An article by Paul Nash, University of Southern California and Phillip W. Schnarrs, University of Texas at Austin
People over 65 years old account for about 80% of the deaths related to COVID-19 in the U.S. But we have to consider comorbidity, not just the number of years lived. Older people more likely live with underlying health conditions, such as cardiovascular disease, lung conditions, diabetes and cancer. It is these complications, not just age, that dictate the mortality of COVID-19.
Yet the misperception persists that older adults are frail and weak. As educators in the field of health and gerontology, we can tell you that research shows that ageist attitudes harm the health of older adults. Indeed, the World Health Organization acknowledges ageism as the last socially accepted form of prejudice. And this impacts the kind of care they receive and the health care outcomes they experience.
In the U.S., these perceptions are reinforced in medical training; geriatric care doesn’t even appear on the list of required training for doctors. This approach may have contributed to the U.S.‘s arguably poor response to COVID-19. When the virus emerged, the narrative was focused on older people as the vulnerable group. Younger people, it was said, were not so much at risk.
Ageism: A not-so-funny joke
This public health message, quickly adopted, was sometimes turned into an ageism “joke” – hence the hashtag #BoomerRemover, which appeared around the end of February.
Other comments were more vicious. In an interview on March 22, Ukraine’s ex-health minister said people over 65 were already “corpses” – and the government response should focus on those “still alive.” In Texas, Dan Patrick, the state’s lieutenant governor, suggested those over 70 “sacrifice” themselves for the good of the economy.
These remarks do more than just legitimize ageism. And they are more than just cruel. They also impact care and support for older adults. Public health messages have a way of becoming public health realities. Some hospitals in Italy use 65 as a cutoff when providing ventilators for those with severe symptoms. Conversely, and ironically, ageist comments put younger people at greater risk; they suggest youth possess an invulnerability, which is hardly the case. Just look at Florida: As the rest of the U.S. was preparing to stay at home, hordes of young people gathered for spring break. The result: huge infection rates and death.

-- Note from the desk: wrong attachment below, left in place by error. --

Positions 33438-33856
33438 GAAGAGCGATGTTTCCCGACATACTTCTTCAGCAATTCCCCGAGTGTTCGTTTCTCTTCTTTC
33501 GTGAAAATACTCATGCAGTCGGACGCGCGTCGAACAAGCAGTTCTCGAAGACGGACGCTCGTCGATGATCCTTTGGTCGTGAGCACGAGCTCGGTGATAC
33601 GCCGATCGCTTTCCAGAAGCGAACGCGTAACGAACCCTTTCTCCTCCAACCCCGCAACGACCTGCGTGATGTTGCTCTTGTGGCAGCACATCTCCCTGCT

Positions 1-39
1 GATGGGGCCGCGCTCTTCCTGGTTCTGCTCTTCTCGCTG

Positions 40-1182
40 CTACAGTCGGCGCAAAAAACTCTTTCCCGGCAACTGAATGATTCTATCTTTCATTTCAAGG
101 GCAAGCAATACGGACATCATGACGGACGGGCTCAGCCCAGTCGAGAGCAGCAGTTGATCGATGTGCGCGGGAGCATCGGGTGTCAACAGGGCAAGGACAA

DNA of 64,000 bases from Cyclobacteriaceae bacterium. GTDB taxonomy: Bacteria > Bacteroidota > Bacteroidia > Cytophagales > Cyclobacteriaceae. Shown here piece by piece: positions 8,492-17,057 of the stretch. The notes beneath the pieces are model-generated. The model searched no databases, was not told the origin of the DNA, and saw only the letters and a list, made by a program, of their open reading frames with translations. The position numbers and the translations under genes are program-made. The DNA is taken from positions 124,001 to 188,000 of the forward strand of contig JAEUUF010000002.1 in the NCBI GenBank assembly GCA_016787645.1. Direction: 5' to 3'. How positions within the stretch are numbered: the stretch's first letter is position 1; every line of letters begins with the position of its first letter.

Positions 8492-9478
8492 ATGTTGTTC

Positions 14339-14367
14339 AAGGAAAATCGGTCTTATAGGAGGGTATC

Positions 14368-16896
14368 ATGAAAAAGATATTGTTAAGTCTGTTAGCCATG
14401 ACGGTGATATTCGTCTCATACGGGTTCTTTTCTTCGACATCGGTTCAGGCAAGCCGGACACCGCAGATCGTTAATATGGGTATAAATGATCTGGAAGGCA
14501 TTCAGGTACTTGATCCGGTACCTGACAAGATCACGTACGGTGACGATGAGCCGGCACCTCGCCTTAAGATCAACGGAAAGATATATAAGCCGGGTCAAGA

Instead of name-calling or withholding treatment for older adults, why not opt for practical solutions? The 1.5 million residents in U.S. nursing homes, more likely with the comorbidities that put them at risk for the virus, need specialized support and guidance. The fact that over a third of all deaths from COVID-19 in the U.S. are from residents and workers in long-term care facilities is evidence alone that existing strategies are failing, and failing drastically. Potential solutions could include dedicated visitor rooms, enhanced screening for all visitors, sanitation stations, increased cleaning protocols and mandatory masks. The alternative, banning visitors altogether, isn’t necessarily the best idea: Isolating older adults from friends and family increases loneliness and potentially worsens health conditions, which could even lead to death.
Isolation isn’t the only problem. Nonessential medical services – podiatry, dentistry, physical therapy – have closed shop. Most people have gone without preventative and maintenance care, but for older people, there’s an increased risk of long-term complications for those with preexisting issues. Remote health services like telehealth work for some things, but they’re not for everyone. For millions of older adults, telehealth options are not feasible; half of those over 65 have no access to home broadband services.
Amid all this, some excellent policies have emerged. Ventilator guidelines in New York made it clear that clinical factors, not age, would dictate care.
Chance for a reset
Older people are not the helpless individuals they are so often portrayed to be. They hold jobs. They pay taxes. They are the backbone of the volunteer sector. This includes the COVID-19 crisis – they are the army of retired nurses and doctors returning to the front lines to support overstretched health services. This is not a population of vulnerable people, sitting around and waiting to die.
The COVID-19 emergency gives us the opportunity to examine health inequalities in the U.S. It gives us a chance to look again at the way Americans view and treat older people. And it lets us look at how pitting generations against one another only leads to disaster.
This is not going to be the last global health crisis facing the human race. What people learn from the catastrophic errors in policy and judgment this time will determine our future responses to another pandemic. Reducing age stigma and healing the intergenerational divide are clearly two of the worthy goals.
This article is republished from The Conversation under a Creative Commons license. Read the original article.